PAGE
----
UrbanPlan is a realistic, engaging, and academically demanding classroom-based curriculum in which students learn about the fundamental forces that affect development in the United States. Students experience the challenging issues, private and public sector roles, complex trade-offs, and fundamental economics in play when proposing realistic land use solutions to vexing growth challenges.
UrbanPlan is a curriculum unit for core content classes at both the university and high school levels. UrbanPlan includes a simulation classroom exercise in which students work in development teams to analyze and respond to a hypothetical “request for proposal” for the redevelopment of a blighted urban area. The ULI UrbanPlan director trains teachers to lead the six-week course and travels to District Councils to train volunteers who participate in the classroom.
ROLE OF THE DISTRICT COUNCILS
Through UrbanPlan’s 15 hour classroom curriculum, ULI members interact with students on a regular basis. As “facilitators” and experts in the land use profession, the members challenge students to think critically about the UrbanPlan issues and the specific responsibilities of the students’ assigned roles as finance directors, marketing directors, city liaisons, neighborhood liaisons, and site planners. ULI members also serve on a “city council” to judge the teams’ proposals. District Council staff and UrbanPlan committees are responsible for:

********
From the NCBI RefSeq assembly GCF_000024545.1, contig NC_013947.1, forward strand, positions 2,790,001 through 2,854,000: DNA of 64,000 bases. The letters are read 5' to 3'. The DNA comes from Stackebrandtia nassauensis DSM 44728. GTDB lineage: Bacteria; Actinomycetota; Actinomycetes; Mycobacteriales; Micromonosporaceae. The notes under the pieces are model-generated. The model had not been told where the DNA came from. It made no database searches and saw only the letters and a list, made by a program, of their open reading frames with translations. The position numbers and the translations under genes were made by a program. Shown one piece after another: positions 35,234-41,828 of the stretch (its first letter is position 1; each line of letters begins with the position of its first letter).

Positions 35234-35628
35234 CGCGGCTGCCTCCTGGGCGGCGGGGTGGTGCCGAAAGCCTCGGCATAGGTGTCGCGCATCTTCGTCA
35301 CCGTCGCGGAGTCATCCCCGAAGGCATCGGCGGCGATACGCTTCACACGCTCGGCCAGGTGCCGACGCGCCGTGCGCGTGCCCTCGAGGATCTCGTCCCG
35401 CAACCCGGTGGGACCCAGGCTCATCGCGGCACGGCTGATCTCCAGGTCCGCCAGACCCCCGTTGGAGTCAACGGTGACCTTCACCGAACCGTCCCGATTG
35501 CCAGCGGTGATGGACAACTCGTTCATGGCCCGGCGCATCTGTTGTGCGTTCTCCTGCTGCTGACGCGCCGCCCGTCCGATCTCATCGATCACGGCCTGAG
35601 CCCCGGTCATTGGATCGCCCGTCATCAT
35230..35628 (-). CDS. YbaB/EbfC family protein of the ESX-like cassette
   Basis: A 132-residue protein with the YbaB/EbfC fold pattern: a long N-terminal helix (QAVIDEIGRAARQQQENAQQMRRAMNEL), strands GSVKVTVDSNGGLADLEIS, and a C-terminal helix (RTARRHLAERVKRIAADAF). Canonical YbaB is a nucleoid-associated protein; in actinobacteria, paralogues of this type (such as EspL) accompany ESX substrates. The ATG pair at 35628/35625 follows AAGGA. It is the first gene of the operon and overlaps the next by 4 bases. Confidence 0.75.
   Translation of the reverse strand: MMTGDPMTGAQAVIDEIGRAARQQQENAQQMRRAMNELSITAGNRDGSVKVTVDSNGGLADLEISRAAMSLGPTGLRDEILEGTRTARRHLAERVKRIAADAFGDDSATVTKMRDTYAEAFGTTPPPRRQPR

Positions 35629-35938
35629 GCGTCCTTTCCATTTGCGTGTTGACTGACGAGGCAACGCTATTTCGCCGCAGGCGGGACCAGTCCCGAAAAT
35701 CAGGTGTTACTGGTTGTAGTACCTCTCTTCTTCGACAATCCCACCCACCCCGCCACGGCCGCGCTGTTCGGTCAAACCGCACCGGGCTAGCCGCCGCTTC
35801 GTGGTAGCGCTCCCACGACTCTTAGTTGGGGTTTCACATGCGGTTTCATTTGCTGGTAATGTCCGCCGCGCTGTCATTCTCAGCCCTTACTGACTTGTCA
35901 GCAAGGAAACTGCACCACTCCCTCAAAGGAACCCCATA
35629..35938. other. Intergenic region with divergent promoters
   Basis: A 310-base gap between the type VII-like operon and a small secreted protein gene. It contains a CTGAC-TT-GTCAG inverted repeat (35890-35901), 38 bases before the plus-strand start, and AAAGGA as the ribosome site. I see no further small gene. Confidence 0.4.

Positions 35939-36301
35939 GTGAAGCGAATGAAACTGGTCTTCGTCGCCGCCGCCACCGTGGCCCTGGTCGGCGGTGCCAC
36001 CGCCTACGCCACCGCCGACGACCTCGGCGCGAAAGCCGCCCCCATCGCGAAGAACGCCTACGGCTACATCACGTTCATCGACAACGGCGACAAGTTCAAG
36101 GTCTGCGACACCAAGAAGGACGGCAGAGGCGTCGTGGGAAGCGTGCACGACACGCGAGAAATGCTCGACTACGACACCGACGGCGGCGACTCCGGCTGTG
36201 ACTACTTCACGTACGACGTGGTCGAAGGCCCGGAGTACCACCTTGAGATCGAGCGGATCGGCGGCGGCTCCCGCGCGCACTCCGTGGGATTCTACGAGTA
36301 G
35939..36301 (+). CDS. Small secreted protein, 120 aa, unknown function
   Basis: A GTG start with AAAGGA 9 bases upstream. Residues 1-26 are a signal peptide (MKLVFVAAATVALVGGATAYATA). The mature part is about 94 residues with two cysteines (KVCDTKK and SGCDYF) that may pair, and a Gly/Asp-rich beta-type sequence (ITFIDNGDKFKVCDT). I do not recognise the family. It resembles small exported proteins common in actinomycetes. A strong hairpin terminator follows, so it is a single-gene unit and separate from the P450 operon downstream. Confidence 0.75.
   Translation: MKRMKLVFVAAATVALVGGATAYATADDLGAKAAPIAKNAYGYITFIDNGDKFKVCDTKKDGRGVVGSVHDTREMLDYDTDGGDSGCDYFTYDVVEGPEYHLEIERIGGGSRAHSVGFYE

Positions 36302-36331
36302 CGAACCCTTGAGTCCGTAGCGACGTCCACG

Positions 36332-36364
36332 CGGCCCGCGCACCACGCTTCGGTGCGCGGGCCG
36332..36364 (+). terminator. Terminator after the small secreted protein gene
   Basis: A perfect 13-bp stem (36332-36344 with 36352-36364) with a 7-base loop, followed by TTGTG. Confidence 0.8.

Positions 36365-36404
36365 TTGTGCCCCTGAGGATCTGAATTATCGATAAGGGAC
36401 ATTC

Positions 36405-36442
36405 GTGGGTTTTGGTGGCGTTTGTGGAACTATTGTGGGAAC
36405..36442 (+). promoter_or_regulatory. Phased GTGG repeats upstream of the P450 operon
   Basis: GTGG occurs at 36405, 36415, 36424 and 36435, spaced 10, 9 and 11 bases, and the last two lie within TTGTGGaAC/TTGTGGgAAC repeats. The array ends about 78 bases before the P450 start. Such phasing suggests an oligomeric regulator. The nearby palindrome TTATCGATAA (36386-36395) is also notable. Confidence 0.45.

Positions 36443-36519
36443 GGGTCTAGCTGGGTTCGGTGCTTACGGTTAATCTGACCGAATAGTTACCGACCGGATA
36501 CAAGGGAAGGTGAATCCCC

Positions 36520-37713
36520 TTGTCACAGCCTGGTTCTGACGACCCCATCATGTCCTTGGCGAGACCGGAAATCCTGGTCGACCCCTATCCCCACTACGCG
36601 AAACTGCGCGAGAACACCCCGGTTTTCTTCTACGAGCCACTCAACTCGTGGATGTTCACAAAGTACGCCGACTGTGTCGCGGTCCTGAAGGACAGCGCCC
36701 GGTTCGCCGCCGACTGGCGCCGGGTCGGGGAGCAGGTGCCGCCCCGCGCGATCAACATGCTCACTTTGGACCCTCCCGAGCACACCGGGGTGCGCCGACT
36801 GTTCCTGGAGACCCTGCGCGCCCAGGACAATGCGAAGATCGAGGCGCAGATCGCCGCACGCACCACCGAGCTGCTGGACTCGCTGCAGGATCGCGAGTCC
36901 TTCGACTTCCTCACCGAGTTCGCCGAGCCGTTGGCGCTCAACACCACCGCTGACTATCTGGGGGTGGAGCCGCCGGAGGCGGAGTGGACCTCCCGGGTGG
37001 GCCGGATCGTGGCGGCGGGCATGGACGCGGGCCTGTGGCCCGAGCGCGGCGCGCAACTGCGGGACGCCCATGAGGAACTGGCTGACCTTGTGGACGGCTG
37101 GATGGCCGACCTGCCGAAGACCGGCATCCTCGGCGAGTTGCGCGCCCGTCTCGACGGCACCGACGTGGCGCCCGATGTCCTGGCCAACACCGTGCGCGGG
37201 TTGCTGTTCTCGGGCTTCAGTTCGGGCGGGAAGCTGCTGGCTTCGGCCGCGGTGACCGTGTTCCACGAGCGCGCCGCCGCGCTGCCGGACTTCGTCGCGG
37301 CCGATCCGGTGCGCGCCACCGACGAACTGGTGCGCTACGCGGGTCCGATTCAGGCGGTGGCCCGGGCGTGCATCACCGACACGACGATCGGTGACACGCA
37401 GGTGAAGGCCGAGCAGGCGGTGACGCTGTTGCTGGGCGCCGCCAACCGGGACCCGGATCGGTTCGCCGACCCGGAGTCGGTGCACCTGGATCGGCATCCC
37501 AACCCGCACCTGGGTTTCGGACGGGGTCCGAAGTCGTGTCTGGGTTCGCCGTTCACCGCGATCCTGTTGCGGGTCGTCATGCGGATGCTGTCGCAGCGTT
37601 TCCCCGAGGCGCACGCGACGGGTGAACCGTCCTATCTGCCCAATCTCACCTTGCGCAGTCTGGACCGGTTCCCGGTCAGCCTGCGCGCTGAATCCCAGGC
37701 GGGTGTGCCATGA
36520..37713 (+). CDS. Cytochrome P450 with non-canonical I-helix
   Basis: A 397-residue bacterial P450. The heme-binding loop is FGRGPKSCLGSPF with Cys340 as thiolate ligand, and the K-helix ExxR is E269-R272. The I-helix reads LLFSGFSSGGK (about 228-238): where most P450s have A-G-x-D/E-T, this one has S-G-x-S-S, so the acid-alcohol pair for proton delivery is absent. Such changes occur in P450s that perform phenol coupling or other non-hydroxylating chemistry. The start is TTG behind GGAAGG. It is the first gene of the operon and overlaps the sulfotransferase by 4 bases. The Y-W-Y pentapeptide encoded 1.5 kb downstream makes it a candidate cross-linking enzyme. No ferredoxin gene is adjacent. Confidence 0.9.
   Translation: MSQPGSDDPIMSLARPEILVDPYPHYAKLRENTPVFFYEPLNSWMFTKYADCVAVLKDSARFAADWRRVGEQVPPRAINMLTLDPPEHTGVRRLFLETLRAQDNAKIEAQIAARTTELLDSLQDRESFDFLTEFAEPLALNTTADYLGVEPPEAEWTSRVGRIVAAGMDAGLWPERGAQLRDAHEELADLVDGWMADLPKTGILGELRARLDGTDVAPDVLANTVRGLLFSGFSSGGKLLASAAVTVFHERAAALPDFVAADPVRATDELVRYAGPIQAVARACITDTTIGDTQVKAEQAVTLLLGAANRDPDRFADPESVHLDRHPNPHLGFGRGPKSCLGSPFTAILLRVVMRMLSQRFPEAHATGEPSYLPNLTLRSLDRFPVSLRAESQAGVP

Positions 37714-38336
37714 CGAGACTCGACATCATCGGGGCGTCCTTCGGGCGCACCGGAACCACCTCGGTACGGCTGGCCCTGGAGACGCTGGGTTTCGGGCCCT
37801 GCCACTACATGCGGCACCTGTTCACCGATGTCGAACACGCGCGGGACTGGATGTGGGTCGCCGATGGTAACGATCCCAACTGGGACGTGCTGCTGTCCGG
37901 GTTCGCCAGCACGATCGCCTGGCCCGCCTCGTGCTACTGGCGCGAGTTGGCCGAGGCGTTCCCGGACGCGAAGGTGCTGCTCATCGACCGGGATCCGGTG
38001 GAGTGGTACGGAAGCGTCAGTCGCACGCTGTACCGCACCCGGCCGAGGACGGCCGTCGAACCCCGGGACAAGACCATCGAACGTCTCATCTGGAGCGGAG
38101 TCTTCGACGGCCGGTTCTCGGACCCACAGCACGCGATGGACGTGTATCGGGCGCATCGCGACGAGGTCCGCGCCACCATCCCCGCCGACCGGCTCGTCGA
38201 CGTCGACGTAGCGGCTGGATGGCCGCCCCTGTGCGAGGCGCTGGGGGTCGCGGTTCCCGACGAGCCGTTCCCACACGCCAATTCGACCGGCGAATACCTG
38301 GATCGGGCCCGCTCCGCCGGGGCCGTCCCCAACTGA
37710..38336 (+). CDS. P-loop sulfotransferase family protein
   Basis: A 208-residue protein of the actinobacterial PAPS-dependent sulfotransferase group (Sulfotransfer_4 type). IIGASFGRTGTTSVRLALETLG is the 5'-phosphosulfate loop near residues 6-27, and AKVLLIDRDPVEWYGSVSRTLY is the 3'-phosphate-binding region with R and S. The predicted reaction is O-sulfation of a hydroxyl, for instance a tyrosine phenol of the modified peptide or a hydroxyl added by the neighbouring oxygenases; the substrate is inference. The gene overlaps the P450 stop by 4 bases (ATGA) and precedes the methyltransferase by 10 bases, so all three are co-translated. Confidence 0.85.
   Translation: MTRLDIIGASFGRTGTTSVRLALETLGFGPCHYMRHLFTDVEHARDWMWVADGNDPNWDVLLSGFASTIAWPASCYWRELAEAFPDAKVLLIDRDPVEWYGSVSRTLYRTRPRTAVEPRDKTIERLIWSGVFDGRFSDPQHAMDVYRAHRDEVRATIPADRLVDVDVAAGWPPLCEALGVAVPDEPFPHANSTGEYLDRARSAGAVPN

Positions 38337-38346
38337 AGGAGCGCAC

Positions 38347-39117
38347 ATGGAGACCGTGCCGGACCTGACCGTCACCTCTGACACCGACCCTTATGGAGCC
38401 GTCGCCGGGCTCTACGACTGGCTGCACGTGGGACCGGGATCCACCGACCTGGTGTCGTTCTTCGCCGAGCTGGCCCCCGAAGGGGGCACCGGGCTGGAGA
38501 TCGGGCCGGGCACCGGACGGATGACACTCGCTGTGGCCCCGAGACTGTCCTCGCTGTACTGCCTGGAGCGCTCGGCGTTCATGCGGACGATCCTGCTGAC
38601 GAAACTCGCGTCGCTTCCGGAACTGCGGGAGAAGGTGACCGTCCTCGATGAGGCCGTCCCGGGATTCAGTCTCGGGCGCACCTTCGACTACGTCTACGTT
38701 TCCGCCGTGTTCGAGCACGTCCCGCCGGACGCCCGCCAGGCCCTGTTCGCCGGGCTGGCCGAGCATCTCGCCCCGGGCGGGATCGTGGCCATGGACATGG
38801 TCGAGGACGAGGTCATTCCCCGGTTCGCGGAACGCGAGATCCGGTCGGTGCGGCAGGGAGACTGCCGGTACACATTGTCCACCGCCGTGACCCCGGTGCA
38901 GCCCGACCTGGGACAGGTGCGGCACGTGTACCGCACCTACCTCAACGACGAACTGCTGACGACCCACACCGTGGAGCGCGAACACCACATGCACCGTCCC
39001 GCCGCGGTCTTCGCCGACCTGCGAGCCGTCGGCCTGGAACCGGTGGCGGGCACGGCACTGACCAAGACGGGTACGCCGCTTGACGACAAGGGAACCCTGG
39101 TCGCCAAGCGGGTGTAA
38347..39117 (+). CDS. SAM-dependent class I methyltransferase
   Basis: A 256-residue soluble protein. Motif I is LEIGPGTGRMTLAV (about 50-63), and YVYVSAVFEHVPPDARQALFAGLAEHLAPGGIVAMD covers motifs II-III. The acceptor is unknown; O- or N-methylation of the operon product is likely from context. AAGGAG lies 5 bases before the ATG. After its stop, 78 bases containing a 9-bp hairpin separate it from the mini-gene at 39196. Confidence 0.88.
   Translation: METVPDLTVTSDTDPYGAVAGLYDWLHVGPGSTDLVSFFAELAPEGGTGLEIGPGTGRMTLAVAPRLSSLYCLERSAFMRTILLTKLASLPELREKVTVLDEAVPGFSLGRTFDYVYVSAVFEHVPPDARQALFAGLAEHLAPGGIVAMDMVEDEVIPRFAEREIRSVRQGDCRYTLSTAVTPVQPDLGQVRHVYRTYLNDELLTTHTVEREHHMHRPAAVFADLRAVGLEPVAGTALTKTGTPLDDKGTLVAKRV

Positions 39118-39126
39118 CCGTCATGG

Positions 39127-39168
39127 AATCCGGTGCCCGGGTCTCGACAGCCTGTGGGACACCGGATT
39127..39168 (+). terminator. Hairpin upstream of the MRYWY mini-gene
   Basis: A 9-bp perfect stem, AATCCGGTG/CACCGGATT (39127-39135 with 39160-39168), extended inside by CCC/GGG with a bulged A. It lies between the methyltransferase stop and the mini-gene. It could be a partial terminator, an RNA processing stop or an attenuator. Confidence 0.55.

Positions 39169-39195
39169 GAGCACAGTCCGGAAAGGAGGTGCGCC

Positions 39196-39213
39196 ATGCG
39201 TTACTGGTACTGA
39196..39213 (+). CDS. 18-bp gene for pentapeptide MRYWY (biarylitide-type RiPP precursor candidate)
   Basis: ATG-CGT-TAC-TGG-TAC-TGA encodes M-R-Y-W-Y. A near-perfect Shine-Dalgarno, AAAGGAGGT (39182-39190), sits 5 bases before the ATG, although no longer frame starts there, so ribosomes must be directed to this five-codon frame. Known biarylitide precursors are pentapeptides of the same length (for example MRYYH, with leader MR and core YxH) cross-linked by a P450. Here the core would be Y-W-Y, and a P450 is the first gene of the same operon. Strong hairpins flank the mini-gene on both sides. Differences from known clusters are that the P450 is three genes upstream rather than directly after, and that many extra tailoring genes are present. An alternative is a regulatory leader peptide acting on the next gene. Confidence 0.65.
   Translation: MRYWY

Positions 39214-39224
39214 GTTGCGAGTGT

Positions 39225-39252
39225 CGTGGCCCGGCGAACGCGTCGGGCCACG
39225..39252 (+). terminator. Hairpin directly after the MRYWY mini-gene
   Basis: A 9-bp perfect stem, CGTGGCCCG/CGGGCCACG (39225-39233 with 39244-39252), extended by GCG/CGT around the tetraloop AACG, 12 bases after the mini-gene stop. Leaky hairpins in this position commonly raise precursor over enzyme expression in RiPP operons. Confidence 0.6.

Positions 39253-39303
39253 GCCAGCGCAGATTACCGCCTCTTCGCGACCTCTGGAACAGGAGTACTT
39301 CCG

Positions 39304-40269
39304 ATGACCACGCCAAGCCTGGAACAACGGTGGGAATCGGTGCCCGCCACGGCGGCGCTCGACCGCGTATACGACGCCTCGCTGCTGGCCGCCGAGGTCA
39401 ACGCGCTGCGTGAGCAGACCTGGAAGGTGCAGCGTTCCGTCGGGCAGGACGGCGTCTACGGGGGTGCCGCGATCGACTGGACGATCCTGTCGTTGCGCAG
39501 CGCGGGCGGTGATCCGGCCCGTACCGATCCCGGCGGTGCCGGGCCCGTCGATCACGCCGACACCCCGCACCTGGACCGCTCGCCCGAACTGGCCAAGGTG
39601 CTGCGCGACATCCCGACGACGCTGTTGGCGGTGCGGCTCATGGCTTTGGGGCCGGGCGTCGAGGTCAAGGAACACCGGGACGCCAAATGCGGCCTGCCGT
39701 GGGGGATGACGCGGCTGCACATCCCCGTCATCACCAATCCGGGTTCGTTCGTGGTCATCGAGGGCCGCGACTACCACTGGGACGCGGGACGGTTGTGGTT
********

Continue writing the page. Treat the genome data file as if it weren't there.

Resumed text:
- recruiting appropriate teachers;
- covering the cost of the teachers’ training;
- providing the computers and UrbanPlan supplies for each classroom;
- training the volunteers (10–15 needed per course); and
- scheduling the volunteers for UrbanPlan classes.
The cost of the program ranges from $5,000 to $20,000, depending in large part on the amount of staff time involved.
Each course takes 15 weeks to complete. Volunteers participate in four classes in each course offering. It is best to recruit teachers in the spring for classes to be offered the next fall or spring.